- refactoring of parts of the Code Completion code, should already result in faster code under certain situations
- properly mark constants as “Kind: Constant” in the declaration tooltips
- offer argument hints for ctors during code completion in class init statements
- greatly improve the generate inline documentation of built-in PHP functions, classes, properties etc. pp.
- add documentation of public properties
- support aliased functions (thanks to Victor Grischenko for his patch)
- show more/all documentation, and not only the first paragraph
- fix type-lookup
- don’t get confused when a documentation file documents both, a method and a function (greatly improves e.g. MySQLi documentation)
- don’t offer “jump to declaration” for built-in PHP declarations
- add support for
- cleanup code-completion list, esp. show the return type of functions in the prefix field, and not something a la “function ReturnType ($arg1, $arg2, …)”
- improve the code-completion for include/require statements
- add language constructs to code completion (e.g. class, while, foreach, print, …)
- show declaration tooltip for magic constants, showing their current value
- make functions, methods and classes case-insensitive, just like PHP handles them
- some performance improvements, especially in code completion and parsing of the generated file containing php-internal declarations
- lots of bug fixes, don’t want to iterate them all ;-)
Just a quicky: I wrote a little plugin for KTextEditor which supplies you with basic error checking when you save documents. Currently only PHP (via
- usual tools for compiling C++, e.g. gcc.
- Qt development packages, i.e. under Ubuntu:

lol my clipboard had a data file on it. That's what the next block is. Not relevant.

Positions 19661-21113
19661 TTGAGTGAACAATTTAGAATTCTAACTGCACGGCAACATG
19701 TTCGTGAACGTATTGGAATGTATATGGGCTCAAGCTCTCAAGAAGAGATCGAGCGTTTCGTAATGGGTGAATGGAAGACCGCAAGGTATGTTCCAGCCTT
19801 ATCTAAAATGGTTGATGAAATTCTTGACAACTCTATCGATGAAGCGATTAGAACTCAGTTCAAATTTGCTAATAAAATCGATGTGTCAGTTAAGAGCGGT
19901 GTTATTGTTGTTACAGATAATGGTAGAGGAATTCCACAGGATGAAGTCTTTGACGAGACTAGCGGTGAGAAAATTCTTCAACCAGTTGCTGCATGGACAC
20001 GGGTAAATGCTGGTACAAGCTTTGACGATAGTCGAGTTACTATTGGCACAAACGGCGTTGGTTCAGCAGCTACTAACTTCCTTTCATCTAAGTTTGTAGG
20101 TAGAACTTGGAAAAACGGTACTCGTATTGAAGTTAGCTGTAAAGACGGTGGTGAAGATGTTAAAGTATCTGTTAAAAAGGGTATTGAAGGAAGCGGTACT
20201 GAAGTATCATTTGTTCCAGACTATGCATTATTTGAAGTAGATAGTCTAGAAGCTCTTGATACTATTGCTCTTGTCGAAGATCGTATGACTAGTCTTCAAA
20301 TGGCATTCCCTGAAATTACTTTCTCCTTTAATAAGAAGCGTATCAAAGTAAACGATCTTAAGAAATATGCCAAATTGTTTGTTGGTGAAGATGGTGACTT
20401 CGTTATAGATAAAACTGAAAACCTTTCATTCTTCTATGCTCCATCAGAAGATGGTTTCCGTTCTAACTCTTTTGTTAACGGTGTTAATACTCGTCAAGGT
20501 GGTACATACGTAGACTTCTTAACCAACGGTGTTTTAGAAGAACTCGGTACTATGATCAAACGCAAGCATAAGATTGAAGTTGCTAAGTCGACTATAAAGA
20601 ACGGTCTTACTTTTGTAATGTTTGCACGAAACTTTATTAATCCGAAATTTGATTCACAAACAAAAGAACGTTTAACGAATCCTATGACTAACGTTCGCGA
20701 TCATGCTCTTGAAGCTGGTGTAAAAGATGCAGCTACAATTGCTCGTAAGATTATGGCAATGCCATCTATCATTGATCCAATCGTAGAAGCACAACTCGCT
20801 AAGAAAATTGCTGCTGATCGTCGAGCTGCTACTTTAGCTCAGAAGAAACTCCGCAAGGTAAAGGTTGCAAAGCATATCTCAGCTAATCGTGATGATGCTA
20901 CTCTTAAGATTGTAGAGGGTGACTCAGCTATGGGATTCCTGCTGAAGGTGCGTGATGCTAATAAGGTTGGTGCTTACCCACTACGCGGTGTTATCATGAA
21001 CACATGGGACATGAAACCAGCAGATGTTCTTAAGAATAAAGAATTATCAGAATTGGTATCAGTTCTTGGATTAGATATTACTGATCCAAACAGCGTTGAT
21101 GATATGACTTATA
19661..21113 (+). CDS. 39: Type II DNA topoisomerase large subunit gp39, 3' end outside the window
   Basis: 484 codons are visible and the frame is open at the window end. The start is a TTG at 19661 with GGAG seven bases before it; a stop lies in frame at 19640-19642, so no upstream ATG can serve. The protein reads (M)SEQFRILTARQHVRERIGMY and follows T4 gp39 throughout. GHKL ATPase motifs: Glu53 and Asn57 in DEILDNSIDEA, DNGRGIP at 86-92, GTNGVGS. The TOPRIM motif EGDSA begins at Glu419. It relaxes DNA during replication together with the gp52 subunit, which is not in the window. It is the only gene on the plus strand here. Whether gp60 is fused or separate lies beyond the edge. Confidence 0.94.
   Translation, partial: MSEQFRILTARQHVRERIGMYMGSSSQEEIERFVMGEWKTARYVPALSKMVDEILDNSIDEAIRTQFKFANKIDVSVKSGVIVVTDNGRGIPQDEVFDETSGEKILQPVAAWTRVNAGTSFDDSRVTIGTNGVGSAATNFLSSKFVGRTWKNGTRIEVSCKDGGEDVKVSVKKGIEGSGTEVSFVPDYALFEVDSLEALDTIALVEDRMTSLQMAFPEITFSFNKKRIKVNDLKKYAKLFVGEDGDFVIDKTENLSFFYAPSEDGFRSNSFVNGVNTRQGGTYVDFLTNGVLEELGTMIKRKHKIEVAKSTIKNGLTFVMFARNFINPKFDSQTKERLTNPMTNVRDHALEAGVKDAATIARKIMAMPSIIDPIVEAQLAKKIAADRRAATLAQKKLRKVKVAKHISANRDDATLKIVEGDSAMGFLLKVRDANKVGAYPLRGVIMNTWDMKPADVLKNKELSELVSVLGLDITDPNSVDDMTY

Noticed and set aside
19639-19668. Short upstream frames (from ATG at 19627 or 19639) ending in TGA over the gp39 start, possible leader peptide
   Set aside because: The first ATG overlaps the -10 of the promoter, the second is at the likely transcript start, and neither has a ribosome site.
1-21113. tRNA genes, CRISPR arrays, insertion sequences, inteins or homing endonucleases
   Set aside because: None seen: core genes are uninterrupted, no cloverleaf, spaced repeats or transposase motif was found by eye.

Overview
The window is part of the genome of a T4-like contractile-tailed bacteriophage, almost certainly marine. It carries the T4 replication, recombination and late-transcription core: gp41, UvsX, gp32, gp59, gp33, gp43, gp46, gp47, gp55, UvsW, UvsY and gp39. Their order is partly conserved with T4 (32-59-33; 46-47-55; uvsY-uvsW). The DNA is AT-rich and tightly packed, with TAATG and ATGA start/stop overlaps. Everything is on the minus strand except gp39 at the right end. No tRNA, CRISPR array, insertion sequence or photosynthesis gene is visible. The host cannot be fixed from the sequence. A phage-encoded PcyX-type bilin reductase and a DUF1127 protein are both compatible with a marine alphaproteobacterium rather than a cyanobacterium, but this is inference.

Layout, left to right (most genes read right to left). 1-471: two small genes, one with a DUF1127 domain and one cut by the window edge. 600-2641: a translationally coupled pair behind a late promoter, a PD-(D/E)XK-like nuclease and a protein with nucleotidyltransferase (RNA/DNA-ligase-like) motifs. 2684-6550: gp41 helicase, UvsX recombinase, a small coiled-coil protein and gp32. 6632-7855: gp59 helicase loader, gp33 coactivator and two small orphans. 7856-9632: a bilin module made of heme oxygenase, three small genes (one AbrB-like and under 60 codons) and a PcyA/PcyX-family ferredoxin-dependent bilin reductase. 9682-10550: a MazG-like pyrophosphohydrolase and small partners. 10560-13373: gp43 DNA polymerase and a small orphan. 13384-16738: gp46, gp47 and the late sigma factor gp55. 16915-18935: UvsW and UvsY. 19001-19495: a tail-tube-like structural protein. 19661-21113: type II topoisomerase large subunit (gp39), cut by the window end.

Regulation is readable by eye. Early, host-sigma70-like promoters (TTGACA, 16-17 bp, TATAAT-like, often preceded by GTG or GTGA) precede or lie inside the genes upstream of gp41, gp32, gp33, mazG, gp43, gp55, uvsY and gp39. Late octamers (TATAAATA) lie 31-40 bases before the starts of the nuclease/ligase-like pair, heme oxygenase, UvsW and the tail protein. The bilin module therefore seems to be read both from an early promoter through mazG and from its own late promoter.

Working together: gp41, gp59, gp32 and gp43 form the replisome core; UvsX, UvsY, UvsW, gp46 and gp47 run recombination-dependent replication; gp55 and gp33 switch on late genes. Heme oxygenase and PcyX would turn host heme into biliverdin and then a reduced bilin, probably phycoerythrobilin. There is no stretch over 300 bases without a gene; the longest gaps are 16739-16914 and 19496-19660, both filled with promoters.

sudo aptitude install libqt4-dev
- KDE 4.2 with development packages for kdelibs and kdebase, i.e. under Ubuntu:
sudo aptitude install kdebase-dev kdebase-workspace-dev kdelibs5-dev. Note: You’ll need the experimental KDE 4.2 packages activated as of now, see for example the Kubuntu news on KDE 4.2 RC1 for hints.
- proper setup of environment variables, read this techbase article for more information. the
.bashrc linked there should be enough for most people
- For PHP support: a PHP executable which supports the
-l switch for linting
Not only KDevelop gets better and better PHP support — the Kate PHP syntax file also got a few new features and fixes over the last weeks. The good thing is of course that all users of KWrite, Kate, Quanta, KDevelop and other editors leveraging the Katepart benefit from these changes.
screenshot of improved highlighting in PHP heredocs
I went over PHP related bugs on bugs.kde.org today and spotted one that was fairly easy to fix:
So, after a period of silence I present you an unsorted list of features and bug fixes I did to the PHP plugin for KDevelop in the last few weeks:
added support for path autocompletion after require / include statements: This shares code with the Cpp plugin and it’s completion after #include. I plan to use this autocompletion eventually also for functions accepting filenames or paths. Think of fopen, file_get_contents etc. pp. So far only URLs that are covered by an open project can be completed. We will need support for custom include paths so we can support e.g. global PEAR or framework installations.
worked around a bug where the “schedule all project files for parsing” had no affect. Apaku is currently working on making some internal changes so I can remove the workaround and fix this properly. With this fixed/worked around you should retry the PHP plugin along with frameworks or similar to see how well it works. Just make sure to have the framework inside your project so it gets parsed.
When I’m messing around with config files on the command line my editor of choice is Nano. It’s simple, fast and pretty much straight forward. You don’t have to learn any commands and can use keyboard shortcuts just like in GUI programs.
Today I had a look on the project website and saw that there are tons of settings which I really missed before. Just have a look into your
/etc/nanorc for a default config file with all settings and their default values. Here are those I like most:
- smooth (scrolling)
- mouse (though I use it rarely)
- tabsize (8 is far to much, I love 4)
Yes! Nano supports syntax highlighting! And I never knew it, but heck - it’s never to late. Not for neat features like this one, though I really wonder why this is not activated by default…
In the aforementioned
/etc/nanorc are already some default languages which just wait to be commented out. You might also want to have a look into
/usr/share/nano, there are some languages you can include in your
nanorc file with: